Christina Rossetti’s “Nursery Rhymes”

This week we’ve paid tribute to poets of the rude and rumbustious and the sly and snide  but we’ll mark the end of Children’s Book Week with the quiet, deceptively simple verse of Christina Rossetti.  Her Sing-Song is perhaps the greatest tribute any writer has paid to the English nursery rhyme.  Almost every type of traditional children’s verse Iona and Peter Opie catalogued in the Oxford Dictionary of Nursery Rhymes has its counterpart in Sing-Song, but delicately transformed into something entirely original, accompanied by Arthur Hughs’ tender, sharply observed illustrations.

She makes rhymes for mothers to love their little ones:

My baby has a mottled fist;

My baby has a neck in creases;

My baby kisses and is kissed

For he’s the very thing for kisses.

She gives a mother words when cuddles are not in order– for a little while:

Seldom “can’t,”

Seldom “don’t;”

Never “shan’t,”

Never ‘won’t.”

She introduces the rigorous mysteries  of nonsense:

A city plum is not a plum;

A dumb-bell is no bell, though dumb;

A statesman’s rat is not a rat;

A sailor’s cat is not a cat;

A soldier’s frog is not a frog;

A captain’s log is not a log.

She reminds little rough hands to be gentle:

Hurt no living thing,

Ladybird, nor butterfly,

Nor moth with dusty wing,

Nor cricket chirping cheerily,

Nor grasshopper so light of leap,

Nor dancing gnat, nor beetle fat,

Nor harmless worms that creep.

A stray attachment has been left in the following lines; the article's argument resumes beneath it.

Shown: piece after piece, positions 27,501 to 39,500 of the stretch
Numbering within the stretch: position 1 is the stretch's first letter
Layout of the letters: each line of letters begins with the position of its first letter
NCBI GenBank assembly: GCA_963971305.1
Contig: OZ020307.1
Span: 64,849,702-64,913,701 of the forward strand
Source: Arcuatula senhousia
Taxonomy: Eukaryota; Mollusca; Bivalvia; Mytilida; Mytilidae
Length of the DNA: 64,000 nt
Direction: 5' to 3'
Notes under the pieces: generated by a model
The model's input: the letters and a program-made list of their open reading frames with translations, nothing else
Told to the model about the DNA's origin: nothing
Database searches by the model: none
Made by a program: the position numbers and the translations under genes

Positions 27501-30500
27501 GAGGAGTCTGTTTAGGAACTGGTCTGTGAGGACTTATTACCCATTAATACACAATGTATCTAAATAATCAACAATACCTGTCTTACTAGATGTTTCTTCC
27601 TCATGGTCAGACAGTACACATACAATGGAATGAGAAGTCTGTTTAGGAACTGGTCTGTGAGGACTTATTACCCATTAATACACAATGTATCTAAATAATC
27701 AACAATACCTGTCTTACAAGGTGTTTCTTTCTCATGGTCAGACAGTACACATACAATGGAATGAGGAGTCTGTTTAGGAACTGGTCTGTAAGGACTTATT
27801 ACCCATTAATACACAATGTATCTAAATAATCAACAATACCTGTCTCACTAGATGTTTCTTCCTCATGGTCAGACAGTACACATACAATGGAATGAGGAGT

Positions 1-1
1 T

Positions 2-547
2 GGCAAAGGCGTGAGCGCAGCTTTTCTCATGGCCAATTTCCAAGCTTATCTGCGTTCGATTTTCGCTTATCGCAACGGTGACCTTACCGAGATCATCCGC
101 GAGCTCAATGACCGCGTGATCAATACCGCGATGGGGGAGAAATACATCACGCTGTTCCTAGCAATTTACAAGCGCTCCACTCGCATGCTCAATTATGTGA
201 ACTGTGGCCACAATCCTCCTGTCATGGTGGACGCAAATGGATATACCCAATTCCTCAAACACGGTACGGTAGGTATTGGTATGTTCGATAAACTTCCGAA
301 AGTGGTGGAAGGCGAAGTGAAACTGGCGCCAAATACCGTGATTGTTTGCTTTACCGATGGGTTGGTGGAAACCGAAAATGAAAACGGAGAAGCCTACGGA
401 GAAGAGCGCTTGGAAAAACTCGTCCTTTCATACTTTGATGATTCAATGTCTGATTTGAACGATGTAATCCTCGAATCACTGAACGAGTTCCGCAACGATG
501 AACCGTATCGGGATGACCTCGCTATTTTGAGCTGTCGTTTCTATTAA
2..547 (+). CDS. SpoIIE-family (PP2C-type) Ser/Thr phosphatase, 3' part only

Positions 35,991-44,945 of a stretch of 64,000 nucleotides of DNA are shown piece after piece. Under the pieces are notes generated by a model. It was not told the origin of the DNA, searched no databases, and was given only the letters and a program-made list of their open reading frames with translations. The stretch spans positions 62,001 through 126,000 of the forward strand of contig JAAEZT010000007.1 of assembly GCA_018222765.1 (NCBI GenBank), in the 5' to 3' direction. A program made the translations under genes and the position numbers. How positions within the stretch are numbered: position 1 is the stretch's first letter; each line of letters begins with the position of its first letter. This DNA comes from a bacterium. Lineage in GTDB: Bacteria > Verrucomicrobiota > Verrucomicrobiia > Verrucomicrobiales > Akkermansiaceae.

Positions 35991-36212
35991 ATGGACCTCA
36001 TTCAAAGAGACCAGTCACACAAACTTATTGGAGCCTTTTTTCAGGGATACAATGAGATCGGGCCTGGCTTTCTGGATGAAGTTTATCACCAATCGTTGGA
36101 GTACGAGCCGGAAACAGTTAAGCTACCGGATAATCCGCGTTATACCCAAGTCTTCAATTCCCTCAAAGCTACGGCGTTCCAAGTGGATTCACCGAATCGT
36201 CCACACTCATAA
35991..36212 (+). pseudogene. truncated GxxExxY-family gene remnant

Hear what the poem sounds like read aloud.

She glories in the colors:

What is pink? a rose is pink

By the fountain’s brink.

What is red? a poppy’s red

In its barley bed.

What is blue? the sky is blue

Where the clouds float thro’.

What is white? a swan is white

Sailing in the light.

What is yellow? pears are yellow,

Rich and ripe and mellow.

Wnat is green? the grass is green,

With small flowers between.

What is violet? clouds are violet

In the summer twilight.

What is orange? why an orange,

Just an orange!

And closing with the poem  set to music and sung.

Hilaire Belloc, Meet Edward Gorey

The astonishingly prolific Hilaire Belloc (1870-1953) lived to see the humor in being remembered for a book of light verse he published in 1907, Cautionary Tales for Children.  The cautionary tale, with its ghoulish mission to prevent juvenile misbehavior, can, for some children, be the stuff of nightmares.  Overkill is its mad method, as the  transgression is always imagined in a worst case scenario so that the dire punishment hardly ever fits the crime.

Mr. Belloc’s tongue-in-cheek self-defense of the exaggeration for satiric effect isn’t going to convince anyone without a black sense of humor themselves:  ” And is it True?  It is not true. / And if it were it wouldn’t do, / For people such as me and you / Who pretty nearly all day long / Are doing something rather wrong. / Because if things were really so, / You would have perished long ago / And I would not have lived to write / The noble lines that meet your sight, / Nor [Edward G.] survived to draw / The nicest things you ever saw.”    Maybe Calvin Trillin is right in saying parents find Belloc hillarious; children have to grow up and deal with their own offspring before they can titter at his brand of beastliness.

The late Edward Gorey (can it be that he has been gone for 20 years) was the ideal illustrator for Belloc, as can be seen in the illuminating self-portrait and his cover design for the poems., which shows shows the black forefinger of Fate pointing to the children gambolling across the grass, little thinking they are doomed.

In this second post in honor of  Children’s Book Week, Sir Peter Ustinov reads a selection of Belloc’s tales with Gorey’s illustrations scrolling in the background.

And here is the author himself, in a most memorable pose reproduced from the collection of the National Portrait Gallery in London.